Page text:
Justice Jackson’s Dissent: ‘Our Country Has Never Been Colorblind’

Ketanji Brown Jackson (Getty)

Associate Justice Ketanji Brown Jackson, President Joe Biden’s nominee to the Supreme Court, dissented in strident terms from Thursday’s decision striking down racial preferences in college admissions decisions.

(The full decision, and the concurring opinions and the dissents, may be found here.)

Brown accused the Court’s six conservative justices of pretending that the U.S. is a “colorblind” society, and ignoring pervasive racial inequalities that persist even in the absence of formal racial discrimination laws.

She outlined a history of black suffering in America, from slavery to sharecropping, from Jim Crow to redlining: “The race-based gaps that first developed centuries ago are echoes from the past that still exist today.”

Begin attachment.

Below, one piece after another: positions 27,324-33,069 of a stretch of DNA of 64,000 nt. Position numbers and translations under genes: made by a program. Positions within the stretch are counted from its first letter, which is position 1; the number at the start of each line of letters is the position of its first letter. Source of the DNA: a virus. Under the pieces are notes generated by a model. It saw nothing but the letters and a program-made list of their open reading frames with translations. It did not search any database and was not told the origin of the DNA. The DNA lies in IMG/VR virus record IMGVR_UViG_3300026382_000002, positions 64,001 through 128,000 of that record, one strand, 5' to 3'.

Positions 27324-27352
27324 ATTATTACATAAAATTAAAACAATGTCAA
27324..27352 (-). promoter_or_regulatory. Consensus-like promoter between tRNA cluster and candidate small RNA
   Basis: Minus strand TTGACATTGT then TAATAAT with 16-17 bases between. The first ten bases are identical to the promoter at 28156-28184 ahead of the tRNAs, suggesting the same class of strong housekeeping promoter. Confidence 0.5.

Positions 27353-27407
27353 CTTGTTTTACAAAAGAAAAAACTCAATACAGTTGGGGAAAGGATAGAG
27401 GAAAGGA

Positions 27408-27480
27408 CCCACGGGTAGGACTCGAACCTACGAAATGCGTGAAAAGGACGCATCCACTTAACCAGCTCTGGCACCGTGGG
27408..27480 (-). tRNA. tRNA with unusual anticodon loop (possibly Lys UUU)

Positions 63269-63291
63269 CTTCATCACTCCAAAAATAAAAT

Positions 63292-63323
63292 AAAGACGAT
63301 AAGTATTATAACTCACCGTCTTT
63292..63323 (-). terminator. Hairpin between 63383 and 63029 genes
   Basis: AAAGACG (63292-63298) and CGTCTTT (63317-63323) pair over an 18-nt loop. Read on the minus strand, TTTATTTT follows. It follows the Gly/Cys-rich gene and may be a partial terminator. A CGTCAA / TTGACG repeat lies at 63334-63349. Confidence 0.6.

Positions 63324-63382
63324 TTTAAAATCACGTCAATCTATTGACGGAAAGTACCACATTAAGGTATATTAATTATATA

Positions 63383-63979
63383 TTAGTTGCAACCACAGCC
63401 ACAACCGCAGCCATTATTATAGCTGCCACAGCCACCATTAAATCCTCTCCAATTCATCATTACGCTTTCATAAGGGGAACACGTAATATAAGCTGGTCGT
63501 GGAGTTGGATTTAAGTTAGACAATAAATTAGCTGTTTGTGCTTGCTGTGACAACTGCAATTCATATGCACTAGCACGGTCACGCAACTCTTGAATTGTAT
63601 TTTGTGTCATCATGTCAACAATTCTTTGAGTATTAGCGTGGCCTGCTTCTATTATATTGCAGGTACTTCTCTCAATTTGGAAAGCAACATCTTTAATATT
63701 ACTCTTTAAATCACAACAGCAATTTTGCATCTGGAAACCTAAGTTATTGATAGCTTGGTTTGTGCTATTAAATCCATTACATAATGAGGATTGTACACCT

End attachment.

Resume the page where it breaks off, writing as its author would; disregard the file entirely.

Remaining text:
She added (original emphasis):

To demand that colleges ignore race in today’s admissions practices—and thus disregard the fact that racial disparities may have mattered for where some applicants find themselves today—is not only an affront to the dignity of those students for whom race matters. It also condemns our society to never escape the past that explains how and why race matters to the very concept of who “merits” admission.

Describing the use of race in admissions at Harvard and the University of North Carolina as a “plus” factor (and ignoring the burden suffered by Asian-Americans and others harmed by the policy), she argued that there were “universal” benefits to using race in college admissions policies, not just for the beneficiaries.